"Moving to the Electronic Health Record" is a perfect example of a paper on the health system. In this technologically driven society, the use of electronic systems of data entry is not only popular but has become a need. In the field of health, management of paper records of health is becoming more and more difficult and there is a dire need to switch to an automated health record system. Implementing an Electronic Health Record (EHR) system enables the organization to have efficient work practices, more productivity, and better organization of patient records, which in turn leads to improvement of the overall administration of Health Information Management (HIM) processes. Electronic Health Record (EHR) system can be defined as an electronic database of patients’ health information including the patients’ demographics, past medical history, medications, allergies, immunizations, and laboratory reports (Allan, 2000). Advantages of EHR There are many advantages associated with the EHR system.
It can reduce prescription errors, data loss, link patients and health care providers, and ease the analysis of a patient’ s medical history, etc. The documentation is constantly updated and is accessible at the same time for use everywhere. The replacement of paper records by EHR has reduced the need for physical space. EHR is a perfect substitute for physicians’ illegible writings which have often resulted in fatal outcomes. Another plus point is that such a system will provide accurate billing information making payments and receipts easier for the patient and the care provider. Security Measures Even though the expenses required to switch to a new system are very high, yet the transition from paper records to an automated system ensures improved and faster patient care. Shifting the physicians from writing medical data on paper to typing on a computer will require proper training and practice and some problems are to be expected in the early phase of transition before the physicians get hold of the newly adopted system. They need to be taught a proper format for entering all the data into, which is reliable, accessible, and easily transferrable. The change needs to be adopted orderly, rather than hurriedly, otherwise it would result in productivity losses rather than any gain. Computer systems should not replace physicians’ significant judgments however, “ a well-designed EHR supports accountable autonomy, collecting and disseminating information to assist the medical professional in decision making” (Wellen, Bouchard & Houston, 1998). After the installation of the system, the priority should be the management of the system. It should be ensured that the system is free of technical and other faults and that it runs efficiently. Computer entry backups should be kept in case of a data crash. Impact on HIM Some administrators have declared that in the future the EHR will eradicate the requirement for the HIM department, its services, and functions because the paper record will be gone.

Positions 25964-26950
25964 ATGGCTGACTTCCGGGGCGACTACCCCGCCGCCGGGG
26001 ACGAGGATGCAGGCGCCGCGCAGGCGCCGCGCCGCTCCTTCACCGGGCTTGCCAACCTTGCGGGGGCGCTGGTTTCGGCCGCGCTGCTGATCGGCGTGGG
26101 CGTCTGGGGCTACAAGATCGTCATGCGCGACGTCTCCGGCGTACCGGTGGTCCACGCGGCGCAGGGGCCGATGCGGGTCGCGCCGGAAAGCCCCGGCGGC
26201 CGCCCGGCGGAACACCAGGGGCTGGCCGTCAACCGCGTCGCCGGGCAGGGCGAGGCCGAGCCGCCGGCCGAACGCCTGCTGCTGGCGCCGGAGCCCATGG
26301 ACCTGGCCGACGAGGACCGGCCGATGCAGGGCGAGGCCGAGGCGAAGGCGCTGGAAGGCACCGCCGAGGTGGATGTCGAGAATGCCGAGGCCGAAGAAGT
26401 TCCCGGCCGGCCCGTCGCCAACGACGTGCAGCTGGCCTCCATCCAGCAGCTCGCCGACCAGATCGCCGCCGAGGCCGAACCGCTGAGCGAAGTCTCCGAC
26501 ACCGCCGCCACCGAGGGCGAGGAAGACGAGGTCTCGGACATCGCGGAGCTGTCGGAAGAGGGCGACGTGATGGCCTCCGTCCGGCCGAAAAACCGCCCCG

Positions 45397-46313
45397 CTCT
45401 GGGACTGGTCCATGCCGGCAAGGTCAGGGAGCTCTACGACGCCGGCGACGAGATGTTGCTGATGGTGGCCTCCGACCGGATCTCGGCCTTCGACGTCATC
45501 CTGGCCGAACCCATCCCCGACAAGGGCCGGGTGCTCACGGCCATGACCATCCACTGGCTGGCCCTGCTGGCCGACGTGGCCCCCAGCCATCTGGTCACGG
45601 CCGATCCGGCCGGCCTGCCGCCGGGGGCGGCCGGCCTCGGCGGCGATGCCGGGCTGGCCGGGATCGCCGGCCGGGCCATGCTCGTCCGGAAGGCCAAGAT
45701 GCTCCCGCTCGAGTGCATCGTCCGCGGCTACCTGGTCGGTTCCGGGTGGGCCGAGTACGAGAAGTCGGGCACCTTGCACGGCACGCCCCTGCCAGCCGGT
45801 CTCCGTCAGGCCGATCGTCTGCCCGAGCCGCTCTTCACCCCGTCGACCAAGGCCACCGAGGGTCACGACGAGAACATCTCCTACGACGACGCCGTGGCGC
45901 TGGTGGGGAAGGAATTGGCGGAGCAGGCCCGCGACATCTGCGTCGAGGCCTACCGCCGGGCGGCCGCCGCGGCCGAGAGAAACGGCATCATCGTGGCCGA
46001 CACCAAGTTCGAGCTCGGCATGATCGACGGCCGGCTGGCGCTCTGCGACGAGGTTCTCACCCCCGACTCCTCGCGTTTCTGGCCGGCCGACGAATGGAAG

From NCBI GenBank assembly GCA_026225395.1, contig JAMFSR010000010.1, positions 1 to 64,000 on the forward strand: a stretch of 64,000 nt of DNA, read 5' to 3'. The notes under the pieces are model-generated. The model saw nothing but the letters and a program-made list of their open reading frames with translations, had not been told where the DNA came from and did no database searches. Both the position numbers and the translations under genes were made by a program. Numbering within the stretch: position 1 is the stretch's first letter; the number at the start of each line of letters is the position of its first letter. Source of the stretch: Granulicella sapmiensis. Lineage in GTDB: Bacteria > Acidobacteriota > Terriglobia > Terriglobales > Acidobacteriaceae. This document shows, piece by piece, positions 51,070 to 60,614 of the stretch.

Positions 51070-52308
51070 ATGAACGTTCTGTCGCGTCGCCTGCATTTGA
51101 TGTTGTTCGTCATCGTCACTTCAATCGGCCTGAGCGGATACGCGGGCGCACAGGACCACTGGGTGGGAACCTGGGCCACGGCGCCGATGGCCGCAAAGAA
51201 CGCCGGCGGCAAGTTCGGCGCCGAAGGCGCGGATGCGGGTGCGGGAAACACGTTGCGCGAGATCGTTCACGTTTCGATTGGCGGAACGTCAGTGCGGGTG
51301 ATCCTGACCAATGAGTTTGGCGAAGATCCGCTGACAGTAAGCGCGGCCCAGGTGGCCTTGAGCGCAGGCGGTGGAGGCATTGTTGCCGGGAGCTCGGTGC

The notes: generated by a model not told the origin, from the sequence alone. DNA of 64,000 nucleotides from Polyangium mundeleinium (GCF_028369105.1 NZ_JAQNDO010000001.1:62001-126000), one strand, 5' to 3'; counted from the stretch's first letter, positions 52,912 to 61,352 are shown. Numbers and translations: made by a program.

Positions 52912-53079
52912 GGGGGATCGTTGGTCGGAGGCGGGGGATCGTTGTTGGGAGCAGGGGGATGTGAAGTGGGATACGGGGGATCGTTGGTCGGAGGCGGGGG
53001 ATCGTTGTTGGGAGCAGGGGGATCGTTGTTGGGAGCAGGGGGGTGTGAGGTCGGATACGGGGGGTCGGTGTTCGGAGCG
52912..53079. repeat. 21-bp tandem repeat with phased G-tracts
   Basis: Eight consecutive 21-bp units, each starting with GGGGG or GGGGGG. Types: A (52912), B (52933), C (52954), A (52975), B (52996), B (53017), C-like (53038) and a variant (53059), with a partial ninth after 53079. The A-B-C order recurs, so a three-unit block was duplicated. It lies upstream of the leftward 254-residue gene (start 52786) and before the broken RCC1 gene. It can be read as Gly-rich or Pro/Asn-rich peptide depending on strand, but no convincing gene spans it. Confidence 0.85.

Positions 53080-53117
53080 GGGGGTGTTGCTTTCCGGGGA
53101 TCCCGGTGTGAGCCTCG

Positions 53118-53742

Though the HIM department and its functions are bound to change, it is a fact that the maintenance of EHR and its byproducts would still require the expertise of HIM professionals (Tegan, 2005). Data analysis and reporting have become easier. It also ensures administrative efficiency and effectiveness. But since the work practices are different on an electronic system than on paper, HIM professionals need to be trained accordingly. Conclusion The EHR offers the important infrastructure necessary to facilitate the implementation and effective use of new healthcare modalities and information management tools.
But before the transition, the organization needs to carefully evaluate all the pros and cons of implementing the system and only then make their decision on this important matter.
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Tegan, A. et al (2005). The EHR’s Impact on HIM Functions. Journal of AHIMA, 76(5)
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